“Y’all traveled all the way from New York for some cars?” is the first thing we heard from our astonished server at Waffle House when we tried to explain why all these “tuner cars” were invading the streets, hotels, and gas stations of Nashville.
A 16-hour drive is not an easy feat. I learned that firsthand when I hit the rumble strips on the side of the interstate highway as my eyes slowly closed from lack of sleep. My two copilots and I were set on going to the famed summer Import Alliance meet, and to say it short and simple, it was everything we expected it to be and more.
There’s no feeling like driving around and hearing exhaust drones, turbochargers spooling, front lips scraping, and tires rubbing against fenders everywhere you went. Being in the same vicinity as other like-minded people and enjoying what each person has to bring to the table is what this event is all about. It’s the biggest grassroots event in the western hemisphere, and this year 10,500 people were in attendance.
As we sat at the Waffle House tired, sweaty, and dirty, we answered the server by saying that we traveled because of “our dedication and love of cars”. After a quick three-hour nap, car wash, and shower, I really thought about the thousands of miles we traveled by car, and if it wasn’t for our passion for cars, we would have to be crazy. No person in their right mind should make the long trip for a mere meet, but it’s the same mentality that we had, that brought 5,000-plus cars to Nashville. The drive isn’t for the faint of heart, but it’s definitely something any car enthusiast should experience.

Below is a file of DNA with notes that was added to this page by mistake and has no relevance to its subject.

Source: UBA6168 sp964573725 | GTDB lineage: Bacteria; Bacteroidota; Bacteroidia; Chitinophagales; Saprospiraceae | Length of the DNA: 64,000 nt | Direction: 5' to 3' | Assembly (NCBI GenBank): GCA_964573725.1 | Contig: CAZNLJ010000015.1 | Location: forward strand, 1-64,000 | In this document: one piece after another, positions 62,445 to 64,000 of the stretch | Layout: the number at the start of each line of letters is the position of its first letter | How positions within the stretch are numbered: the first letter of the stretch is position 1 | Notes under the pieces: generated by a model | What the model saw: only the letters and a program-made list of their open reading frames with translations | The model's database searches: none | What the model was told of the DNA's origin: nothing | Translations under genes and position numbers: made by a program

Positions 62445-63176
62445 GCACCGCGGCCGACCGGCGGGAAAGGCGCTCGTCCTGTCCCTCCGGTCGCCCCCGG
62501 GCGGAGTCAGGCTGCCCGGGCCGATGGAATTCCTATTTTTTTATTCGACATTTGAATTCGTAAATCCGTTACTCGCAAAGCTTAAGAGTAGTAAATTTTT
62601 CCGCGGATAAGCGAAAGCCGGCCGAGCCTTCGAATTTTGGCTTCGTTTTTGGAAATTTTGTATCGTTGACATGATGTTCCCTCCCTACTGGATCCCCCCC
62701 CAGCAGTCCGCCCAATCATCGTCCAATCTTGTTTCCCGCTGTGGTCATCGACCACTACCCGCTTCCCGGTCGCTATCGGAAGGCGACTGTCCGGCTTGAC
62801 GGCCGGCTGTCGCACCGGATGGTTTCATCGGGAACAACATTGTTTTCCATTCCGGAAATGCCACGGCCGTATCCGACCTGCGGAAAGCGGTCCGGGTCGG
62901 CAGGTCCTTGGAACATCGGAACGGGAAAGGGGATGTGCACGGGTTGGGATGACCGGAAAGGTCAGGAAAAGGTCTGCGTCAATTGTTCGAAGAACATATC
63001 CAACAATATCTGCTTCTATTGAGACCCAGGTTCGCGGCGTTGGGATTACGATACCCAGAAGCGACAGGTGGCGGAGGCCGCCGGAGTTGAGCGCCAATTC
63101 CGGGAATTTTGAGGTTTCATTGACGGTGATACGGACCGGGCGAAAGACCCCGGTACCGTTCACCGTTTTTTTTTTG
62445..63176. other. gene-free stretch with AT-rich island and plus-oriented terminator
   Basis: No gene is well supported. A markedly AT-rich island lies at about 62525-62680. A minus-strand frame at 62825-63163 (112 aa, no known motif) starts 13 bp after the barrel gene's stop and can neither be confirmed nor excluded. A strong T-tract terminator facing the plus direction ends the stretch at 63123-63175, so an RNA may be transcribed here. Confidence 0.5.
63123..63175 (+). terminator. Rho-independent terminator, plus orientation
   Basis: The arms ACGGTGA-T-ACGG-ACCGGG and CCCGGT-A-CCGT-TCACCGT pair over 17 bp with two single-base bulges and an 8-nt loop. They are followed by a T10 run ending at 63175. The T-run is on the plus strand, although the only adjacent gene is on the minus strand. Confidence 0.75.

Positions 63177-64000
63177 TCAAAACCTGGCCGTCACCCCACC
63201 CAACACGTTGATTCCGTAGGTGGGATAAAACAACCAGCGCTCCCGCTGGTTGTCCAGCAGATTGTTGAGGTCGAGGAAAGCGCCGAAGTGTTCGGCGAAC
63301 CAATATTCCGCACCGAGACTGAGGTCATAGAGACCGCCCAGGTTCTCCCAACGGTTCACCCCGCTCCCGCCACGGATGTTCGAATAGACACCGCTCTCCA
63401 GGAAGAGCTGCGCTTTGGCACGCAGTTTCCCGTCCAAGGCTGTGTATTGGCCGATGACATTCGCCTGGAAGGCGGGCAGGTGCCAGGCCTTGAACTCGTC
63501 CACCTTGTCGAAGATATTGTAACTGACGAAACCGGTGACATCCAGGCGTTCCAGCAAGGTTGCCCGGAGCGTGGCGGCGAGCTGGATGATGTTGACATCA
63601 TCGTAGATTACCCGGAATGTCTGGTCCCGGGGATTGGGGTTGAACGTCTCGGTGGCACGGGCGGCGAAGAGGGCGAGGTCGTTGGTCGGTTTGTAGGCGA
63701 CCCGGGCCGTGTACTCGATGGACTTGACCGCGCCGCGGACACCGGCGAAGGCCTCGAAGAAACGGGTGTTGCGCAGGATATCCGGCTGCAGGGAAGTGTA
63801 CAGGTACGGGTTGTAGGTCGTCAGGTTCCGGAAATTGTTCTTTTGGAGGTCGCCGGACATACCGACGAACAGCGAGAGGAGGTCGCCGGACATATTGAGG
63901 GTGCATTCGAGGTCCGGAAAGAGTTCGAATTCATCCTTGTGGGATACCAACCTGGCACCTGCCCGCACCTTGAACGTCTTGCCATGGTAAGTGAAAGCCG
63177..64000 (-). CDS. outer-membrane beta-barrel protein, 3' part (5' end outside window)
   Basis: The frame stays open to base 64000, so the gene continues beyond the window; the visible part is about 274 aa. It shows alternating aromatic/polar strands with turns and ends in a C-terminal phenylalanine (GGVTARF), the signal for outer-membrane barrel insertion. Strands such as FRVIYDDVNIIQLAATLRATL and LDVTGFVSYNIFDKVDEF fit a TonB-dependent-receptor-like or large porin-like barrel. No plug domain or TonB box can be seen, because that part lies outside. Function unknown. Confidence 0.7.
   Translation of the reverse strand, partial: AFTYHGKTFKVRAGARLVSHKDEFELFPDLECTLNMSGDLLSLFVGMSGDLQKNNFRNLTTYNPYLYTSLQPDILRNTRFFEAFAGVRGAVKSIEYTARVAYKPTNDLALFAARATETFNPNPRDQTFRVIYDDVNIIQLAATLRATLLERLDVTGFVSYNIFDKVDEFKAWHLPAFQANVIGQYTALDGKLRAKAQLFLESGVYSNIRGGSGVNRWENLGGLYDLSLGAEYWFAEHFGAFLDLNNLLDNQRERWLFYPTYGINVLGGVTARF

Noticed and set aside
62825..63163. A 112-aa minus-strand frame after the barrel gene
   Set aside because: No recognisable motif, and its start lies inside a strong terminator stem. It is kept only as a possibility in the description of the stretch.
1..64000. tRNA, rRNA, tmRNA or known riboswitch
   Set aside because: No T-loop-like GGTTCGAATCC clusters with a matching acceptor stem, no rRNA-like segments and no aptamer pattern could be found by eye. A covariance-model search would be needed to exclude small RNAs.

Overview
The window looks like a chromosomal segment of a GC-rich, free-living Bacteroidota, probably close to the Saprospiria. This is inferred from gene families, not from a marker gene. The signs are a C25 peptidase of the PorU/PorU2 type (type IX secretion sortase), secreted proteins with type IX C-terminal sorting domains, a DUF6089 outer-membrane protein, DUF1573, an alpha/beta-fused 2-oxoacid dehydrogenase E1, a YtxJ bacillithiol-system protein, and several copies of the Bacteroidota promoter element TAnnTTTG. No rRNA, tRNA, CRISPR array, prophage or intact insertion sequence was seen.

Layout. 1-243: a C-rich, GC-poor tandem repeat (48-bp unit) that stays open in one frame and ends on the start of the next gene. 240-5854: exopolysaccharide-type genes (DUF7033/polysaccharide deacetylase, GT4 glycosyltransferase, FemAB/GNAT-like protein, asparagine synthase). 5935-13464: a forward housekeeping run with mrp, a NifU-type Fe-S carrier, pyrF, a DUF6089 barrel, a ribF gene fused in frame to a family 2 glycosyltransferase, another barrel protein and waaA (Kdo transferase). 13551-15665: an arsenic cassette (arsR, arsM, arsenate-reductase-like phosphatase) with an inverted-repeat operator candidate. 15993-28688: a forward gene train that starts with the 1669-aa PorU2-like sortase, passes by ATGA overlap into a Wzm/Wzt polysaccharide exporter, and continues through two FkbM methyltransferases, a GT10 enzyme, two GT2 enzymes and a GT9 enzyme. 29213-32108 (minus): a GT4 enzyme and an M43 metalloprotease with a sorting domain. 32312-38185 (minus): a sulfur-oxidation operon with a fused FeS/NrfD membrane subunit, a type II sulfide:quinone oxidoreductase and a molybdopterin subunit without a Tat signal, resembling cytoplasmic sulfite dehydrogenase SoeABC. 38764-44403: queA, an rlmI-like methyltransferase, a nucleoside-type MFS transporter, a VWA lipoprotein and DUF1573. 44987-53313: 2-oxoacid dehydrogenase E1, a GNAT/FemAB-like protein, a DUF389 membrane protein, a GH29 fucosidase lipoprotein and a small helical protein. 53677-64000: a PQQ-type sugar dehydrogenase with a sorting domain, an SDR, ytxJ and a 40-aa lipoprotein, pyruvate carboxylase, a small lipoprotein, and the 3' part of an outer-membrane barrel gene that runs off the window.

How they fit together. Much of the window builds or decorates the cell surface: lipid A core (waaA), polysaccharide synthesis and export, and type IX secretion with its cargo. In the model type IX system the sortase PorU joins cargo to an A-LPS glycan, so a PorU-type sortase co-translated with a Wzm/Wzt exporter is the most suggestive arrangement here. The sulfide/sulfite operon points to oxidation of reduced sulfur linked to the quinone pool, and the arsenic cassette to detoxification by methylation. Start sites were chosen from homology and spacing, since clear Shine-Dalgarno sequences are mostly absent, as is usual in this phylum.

Cars of all types were in attendance—from Civics, Integras, 350Zs, Silvias, Skylines, RX7s, and NSXs to M3s, Mustangs, Golfs, Camaros, and Mustangs. Some were stock and some, well, you couldn’t tell what kind of car it started out as, but most were quality builds. Picture Nashville Superspeedway with thousands of modified cars; it was automotive heaven.
Originally the meet began as a Japanese import meet, but it’s turned into an all-around car meet. People came from all around the United States and Canada, with some coming from as far as Oregon—now that’s dedication!
Big props to the organizing committee for the Import Alliance meet, because an event this big would have been bound to turn into a burnout competition very quickly without the proper organization and security. Until next time, I’ll be patiently waiting and controlling my cravings for Cracker Barrel and Waffle House. www.importalliance.org